Quarterly Performance Update
Stocks Stalled, Bonds Declined
Second Quarter 2015
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Against a backdrop of modest economic gains, Federal Reserve (Fed) rate hike speculation, and Greece's debt crisis, investors endured a bumpy ride. Ultimately, the quarter’s ups and downs put the brakes on stock gains and shifted bond returns into reverse.
Investor optimism generally prevailed during April and May, largely due to better-than-expected first-quarter corporate earnings results and tempered expectations for Fed interest rate hikes. U.S. economic data were mixed, which led to increased speculation that the Fed would hold off raising interest rates until later in the year. These factors helped support stock gains in April and May. But investor sentiment shifted sharply in June. Greece's long-standing debt crisis finally reached a tipping point as bailout negotiations between Greece and the European Union broke down. A late-month shutdown of Greece's banking system and the nation's default on its $1.7 billion debt payment triggered losses throughout the global financial markets. Meanwhile, signs the U.S. economy was gathering steam prompted a fresh round of rate hike speculation, with September emerging as the consensus frontrunner for the Fed's first short-term rate hike. Despite a decline of -1.94% in June, U.S. stocks (S&P 500® Index) eked out a second-quarter total return of 0.28%, its 10th consecutive quarterly gain.
Similar to U.S. stocks, non-U.S. stocks generally plunged in June, leaving the broad developed (MSCI EAFE Index) and emerging market (MSCI Emerging Markets Index) indices with fractional second-quarter gains of 0.62% and 0.69%, respectively (in U.S. dollars). In a reversal from recent quarters, the U.S. dollar declined in value, which helped boost non-U.S. stock returns for U.S.-based investors. Local currency returns throughout Europe were generally negative.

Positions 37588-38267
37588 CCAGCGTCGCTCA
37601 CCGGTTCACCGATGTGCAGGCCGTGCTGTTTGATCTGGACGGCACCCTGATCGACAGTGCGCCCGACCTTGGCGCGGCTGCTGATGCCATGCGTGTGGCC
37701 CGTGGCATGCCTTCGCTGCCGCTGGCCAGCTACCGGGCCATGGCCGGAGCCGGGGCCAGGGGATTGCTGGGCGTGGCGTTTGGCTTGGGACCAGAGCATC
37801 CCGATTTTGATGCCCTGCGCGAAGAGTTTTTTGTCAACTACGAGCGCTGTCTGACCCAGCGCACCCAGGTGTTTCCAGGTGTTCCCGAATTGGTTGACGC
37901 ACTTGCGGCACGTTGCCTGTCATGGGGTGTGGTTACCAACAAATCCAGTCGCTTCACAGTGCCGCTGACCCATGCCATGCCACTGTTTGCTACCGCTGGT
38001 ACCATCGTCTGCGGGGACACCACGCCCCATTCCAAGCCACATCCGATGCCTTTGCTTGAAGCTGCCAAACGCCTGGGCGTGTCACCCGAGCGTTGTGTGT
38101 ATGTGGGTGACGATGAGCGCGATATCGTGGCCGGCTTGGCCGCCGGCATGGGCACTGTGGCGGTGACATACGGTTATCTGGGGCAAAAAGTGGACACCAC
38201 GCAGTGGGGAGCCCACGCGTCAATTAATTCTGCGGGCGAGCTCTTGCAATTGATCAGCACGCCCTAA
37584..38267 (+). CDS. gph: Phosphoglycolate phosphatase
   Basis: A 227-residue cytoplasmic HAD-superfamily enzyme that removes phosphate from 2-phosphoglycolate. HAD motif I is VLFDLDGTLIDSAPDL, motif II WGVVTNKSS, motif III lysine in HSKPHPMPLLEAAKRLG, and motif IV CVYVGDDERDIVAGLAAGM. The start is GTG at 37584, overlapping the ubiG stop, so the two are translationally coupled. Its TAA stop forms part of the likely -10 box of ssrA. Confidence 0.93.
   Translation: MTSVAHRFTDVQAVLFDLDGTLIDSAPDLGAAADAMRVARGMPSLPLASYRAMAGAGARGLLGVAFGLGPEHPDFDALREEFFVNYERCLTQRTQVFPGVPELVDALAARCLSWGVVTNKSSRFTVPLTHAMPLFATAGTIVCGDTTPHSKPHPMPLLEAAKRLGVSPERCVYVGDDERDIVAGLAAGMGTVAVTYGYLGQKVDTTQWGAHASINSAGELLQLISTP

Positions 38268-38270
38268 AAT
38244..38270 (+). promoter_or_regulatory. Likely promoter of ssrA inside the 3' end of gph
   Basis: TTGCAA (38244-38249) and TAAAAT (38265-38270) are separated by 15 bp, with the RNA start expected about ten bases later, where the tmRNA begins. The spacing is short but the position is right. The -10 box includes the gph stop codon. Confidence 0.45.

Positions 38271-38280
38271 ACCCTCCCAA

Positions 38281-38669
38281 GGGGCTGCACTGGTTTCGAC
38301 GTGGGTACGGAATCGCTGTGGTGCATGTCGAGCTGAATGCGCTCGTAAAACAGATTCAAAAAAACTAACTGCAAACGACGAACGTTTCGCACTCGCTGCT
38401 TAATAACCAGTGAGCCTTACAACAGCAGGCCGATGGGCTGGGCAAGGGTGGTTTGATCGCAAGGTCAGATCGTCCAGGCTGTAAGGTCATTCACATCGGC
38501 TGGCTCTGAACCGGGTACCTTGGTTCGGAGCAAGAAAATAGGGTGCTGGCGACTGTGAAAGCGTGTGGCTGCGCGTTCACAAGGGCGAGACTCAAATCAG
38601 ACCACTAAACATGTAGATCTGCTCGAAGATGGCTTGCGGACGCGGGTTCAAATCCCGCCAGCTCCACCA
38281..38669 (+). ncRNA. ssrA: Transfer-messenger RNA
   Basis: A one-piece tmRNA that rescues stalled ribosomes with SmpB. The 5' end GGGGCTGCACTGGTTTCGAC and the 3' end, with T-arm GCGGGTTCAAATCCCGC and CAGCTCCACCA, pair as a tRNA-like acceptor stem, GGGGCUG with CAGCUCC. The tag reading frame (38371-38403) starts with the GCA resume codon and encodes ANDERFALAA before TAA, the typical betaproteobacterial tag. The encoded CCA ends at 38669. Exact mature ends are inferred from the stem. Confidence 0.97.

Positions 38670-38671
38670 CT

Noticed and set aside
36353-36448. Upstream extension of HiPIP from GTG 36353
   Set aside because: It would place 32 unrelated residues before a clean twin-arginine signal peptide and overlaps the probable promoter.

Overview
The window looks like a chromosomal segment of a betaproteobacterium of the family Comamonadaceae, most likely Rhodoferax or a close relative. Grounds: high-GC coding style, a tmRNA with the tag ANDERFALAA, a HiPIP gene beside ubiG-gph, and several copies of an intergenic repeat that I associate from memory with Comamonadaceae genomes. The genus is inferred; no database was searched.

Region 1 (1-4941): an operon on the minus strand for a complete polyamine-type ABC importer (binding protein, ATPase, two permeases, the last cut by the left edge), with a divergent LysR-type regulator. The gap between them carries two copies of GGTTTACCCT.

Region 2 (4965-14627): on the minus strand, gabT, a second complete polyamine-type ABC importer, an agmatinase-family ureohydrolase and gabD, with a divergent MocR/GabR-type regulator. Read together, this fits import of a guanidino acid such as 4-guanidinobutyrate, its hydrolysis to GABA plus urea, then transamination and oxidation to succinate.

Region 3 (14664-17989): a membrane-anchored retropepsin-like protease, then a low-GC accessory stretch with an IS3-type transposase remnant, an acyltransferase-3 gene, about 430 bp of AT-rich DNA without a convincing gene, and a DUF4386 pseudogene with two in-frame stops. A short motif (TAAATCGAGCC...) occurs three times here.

Better economic data and its potential inflationary implications, combined with investor speculation surrounding the Fed's path to interest rate "normalization," drove longer-maturity U.S. Treasury yields higher. In addition, a sharp sell-off among European bonds, triggered initially by early signs of success for the eurozone's quantitative easing (QE) program and later by Greece's debt crisis, weighed on U.S. (and global) fixed-income returns. All investment-grade bond sectors declined, and the broad U.S. investment-grade bond market (Barclays U.S. Aggregate Bond Index) fell –1.68%. Non-U.S. bond market returns also declined, led by Europe. For unhedged U.S. investors, a weaker U.S. dollar lifted returns for non-U.S. bond markets.
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Source: Barclays Indices
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